Claire Vaye Watkins

From Wikipedia, the free encyclopedia
Jump to navigation Jump to search
Claire Vaye Watkins
Claire Vaye Watkins (c) Heike Steinweg.jpg
Born (1984-04-09) April 9, 1984 (age 35)
Bishop, California, US
OccupationNovelist, short story writer, essayist, college professor
NationalityAmerican
Alma materUniversity of Nevada, Reno,
Ohio State University
Period2012—
GenresLiterary fiction, non-fiction
SubjectLandscape, the politics of woman and girlhood, environmental health.
Notable worksBattleborn (2012) Gold Fame Citrus (2015)
Notable awardsGuggenheim
SpouseDerek Palacio
Website
clairevayewatkins.com/bio

Claire Vaye Watkins (born April 9, 1984) is an American author and academic.[1]

Her book of short stories Battleborn (Riverhead Books, 2012), won The Story Prize, among other awards. In 2012 the National Book Foundation named her a "5 under 35" honoree. Of her parents' influence on her award-winning collection, Watkins has said, “My father’s story is more in the collective subconscious but my mom’s is closer to the project.” [2] In 2014 Watkins was the recipient of the Guggenheim Award.[3]

Her debut novel, Gold Fame Citrus, was published in 2015. Watkins currently teaches in the Helen Zell Writers' program[4] at the University of Michigan. Her work has been used in exemplification of literary excellence relative to popular literary thoughts such as: “write what you know” and “show, don’t tell” commonly exemplified in national collegiate creative writing courses.[citation needed]

Life[edit]

Claire Vaye Watkins was born in Bishop, California in 1984. She was raised in the Mojave Desert, first in Tecopa, California and then across the state line in Pahrump, Nevada.[1] Watkins received her Bachelor's degree from the University of Nevada, Reno and her Master of Fine Arts from Ohio State University where she was a Presidential fellow. Watkins is currently a faculty member of the Helen Zell Writers’ Program at the University of Michigan where she teaches creative writing.[1] Previously she has taught as an assistant professor at Princeton University and an assistant professor at Bucknell University.[3]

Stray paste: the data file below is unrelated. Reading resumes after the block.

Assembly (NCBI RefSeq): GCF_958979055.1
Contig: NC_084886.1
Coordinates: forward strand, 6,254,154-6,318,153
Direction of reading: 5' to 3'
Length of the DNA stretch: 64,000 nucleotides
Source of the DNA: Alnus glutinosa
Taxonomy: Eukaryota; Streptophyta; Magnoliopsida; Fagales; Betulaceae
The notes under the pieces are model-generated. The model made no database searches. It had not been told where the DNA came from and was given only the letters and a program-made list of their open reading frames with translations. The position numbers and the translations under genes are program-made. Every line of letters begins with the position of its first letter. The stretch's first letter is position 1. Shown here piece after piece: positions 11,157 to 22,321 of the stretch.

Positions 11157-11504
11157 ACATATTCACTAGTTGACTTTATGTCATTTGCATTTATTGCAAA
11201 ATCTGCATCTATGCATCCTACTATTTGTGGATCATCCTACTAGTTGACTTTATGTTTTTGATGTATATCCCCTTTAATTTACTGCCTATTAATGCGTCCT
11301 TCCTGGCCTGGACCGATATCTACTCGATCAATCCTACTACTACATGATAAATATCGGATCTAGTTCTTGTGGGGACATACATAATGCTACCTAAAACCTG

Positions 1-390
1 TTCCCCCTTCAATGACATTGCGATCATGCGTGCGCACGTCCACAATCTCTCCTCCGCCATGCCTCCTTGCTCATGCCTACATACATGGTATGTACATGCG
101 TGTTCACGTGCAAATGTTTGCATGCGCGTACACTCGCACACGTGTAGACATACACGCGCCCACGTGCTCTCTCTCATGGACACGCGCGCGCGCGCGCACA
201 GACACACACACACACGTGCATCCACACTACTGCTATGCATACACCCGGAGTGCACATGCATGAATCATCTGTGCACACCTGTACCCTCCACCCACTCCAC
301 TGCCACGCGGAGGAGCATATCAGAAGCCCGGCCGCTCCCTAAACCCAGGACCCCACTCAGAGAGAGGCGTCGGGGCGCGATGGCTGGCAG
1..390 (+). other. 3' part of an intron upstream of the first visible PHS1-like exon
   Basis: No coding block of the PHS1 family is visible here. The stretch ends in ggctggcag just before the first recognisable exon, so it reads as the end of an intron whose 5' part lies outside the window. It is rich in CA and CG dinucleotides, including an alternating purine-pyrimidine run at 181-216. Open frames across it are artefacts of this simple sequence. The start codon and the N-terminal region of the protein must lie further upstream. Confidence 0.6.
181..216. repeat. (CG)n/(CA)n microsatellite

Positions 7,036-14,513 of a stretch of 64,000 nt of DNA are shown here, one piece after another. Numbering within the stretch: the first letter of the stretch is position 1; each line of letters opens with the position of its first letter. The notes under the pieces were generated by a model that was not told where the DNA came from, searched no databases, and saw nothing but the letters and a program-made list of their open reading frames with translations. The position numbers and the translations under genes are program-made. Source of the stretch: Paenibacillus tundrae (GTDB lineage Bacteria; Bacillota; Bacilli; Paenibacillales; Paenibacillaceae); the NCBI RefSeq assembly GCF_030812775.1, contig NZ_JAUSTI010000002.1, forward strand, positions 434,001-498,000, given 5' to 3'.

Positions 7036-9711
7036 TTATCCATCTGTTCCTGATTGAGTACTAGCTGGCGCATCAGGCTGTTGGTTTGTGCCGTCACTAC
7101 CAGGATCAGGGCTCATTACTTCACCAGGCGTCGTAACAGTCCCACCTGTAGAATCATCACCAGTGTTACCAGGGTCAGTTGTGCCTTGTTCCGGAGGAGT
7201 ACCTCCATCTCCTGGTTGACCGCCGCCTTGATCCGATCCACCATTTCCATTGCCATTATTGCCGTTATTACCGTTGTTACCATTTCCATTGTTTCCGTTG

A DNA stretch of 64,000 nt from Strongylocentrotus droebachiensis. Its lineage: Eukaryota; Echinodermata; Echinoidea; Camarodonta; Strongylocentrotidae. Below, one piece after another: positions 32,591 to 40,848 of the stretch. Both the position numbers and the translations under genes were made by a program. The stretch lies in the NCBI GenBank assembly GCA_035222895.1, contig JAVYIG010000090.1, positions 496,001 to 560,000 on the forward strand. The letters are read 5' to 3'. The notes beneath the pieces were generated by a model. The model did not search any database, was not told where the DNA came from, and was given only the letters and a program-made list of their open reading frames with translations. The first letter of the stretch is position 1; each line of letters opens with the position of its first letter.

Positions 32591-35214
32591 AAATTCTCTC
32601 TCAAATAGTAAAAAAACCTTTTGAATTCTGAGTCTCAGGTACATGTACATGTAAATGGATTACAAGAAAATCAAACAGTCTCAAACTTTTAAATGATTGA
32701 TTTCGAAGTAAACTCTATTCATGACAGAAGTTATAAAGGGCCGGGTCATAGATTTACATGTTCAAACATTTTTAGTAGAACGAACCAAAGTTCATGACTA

Career[edit]

Watkins published Battleborn, a collection of short stories, in 2012 with publishing house Riverhead. The New York Times reviewed her collection as being "brutally unsentimental,"[5] writing that "Watkins’s characters wish to make sense of their pain, but also to be assured that they are not alone in it." [5] The New Yorker wrote that Watkins was within a genre entirely new: "Nevada Gothic".[6]Battleborn won many prizes, including The Story Prize, The Dylan Thomas Prize, The New York Public Library Young Lions Fiction Award, The Rosenthal Family Foundation Award from the American Academy of Arts and Letters, and The Silver Pen Award from the Nevada Writers Hall of Fame.[3]

Watkins questioned her motives of publishing Battleborn in the 2016 Winter Issue of Tin House in her essay, "On Pandering," which appeared to critical reception[7] and, according to the New Yorker, was "discussed heatedly for weeks, even months, thereafter."[8] "So, natural then," writes Watkins, "that Battleborn was well-received by the white male [literary] establishment: it was written for them. The whole book’s a pander."[9] Salon's Mary Elizabeth Williams called it a "must-read essay"[10] and Jia Tolentino of Jezebel.com called it "fiery" and "unusually honest," suggesting "it will be talked about for quite some time."[11] Originally, "On Pandering" was given as a lecture during the 2015 Tin House Summer Writers' Workshop.